Our understanding of Brugada syndrome (BrS) has evolved since the syndrome was first described in 1992. BrS is considered to be a primary inherited channelopathy often involving the inward sodium current and the diagnosis has traditionally required the exclusion of overt structural heart disease. In view of recently published observations about BrS, we propose that the term BrS may actually encompass a heterogeneous group of disorders with a variety of genetic and clinical phenotypes. This disease has classically been described as a primary electrical disorder involving the sodium channel leading to the characteristic electrocardiogram (ECG) changes of BrS. We challenge the current understanding and propose that patients with structurally normal hearts, family history of sudden cardiac death, with associated genetic abnormalities only account for a subset of patients with the “Brugada pattern” ECG. There may also be some patients with a diagnosis of BrS who may also have features which overlap with arrhythmogenic right ventricular cardiomyopathy. In these patients there may be an underlying structural abnormality. In this context, it is possible that catheter ablation may abolish the “Brugada pattern” ECG changes as well as abolishing the risk of life threatening arrhythmias in these patients. Given the recent developments in the field, we propose a novel comprehensive multimodality model for risk stratification and assessment of patients with BrS. Identification of variations of diseases may facilitate more specific risk stratification models and management paradigms in patients with Brugada ECG pattern.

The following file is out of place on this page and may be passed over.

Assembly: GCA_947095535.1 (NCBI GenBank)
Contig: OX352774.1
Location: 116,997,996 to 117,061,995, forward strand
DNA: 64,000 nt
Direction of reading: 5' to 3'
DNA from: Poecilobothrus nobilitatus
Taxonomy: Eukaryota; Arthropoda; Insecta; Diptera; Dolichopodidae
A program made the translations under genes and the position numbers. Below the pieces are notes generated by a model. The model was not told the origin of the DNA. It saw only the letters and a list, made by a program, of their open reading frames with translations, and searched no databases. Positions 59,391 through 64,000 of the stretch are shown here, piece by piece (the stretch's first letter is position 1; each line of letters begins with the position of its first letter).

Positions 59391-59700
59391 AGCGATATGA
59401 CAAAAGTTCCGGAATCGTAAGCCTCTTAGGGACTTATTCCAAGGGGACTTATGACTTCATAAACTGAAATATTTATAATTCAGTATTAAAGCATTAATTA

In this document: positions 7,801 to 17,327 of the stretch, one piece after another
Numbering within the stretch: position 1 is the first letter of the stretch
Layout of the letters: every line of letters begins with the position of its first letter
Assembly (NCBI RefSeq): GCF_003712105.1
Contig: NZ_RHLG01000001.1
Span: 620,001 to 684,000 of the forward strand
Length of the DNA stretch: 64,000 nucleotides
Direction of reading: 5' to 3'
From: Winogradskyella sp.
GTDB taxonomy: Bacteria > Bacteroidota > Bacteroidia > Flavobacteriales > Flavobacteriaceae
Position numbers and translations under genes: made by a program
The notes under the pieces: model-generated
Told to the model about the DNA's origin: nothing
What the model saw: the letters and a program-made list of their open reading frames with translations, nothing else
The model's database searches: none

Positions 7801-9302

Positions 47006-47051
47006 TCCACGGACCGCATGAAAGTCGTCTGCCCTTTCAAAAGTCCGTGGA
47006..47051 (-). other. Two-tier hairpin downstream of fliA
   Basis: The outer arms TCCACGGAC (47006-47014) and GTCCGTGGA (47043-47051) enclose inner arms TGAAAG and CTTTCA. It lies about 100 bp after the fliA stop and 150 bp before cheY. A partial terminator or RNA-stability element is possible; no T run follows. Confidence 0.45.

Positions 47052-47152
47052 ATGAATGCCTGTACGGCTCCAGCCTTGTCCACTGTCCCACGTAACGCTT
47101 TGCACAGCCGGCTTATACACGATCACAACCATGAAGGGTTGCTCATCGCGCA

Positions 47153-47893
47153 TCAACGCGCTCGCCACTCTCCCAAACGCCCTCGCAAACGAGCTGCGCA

Journal Cardiovascular Electrophysiology, 2014 Apr;25(4):450-6.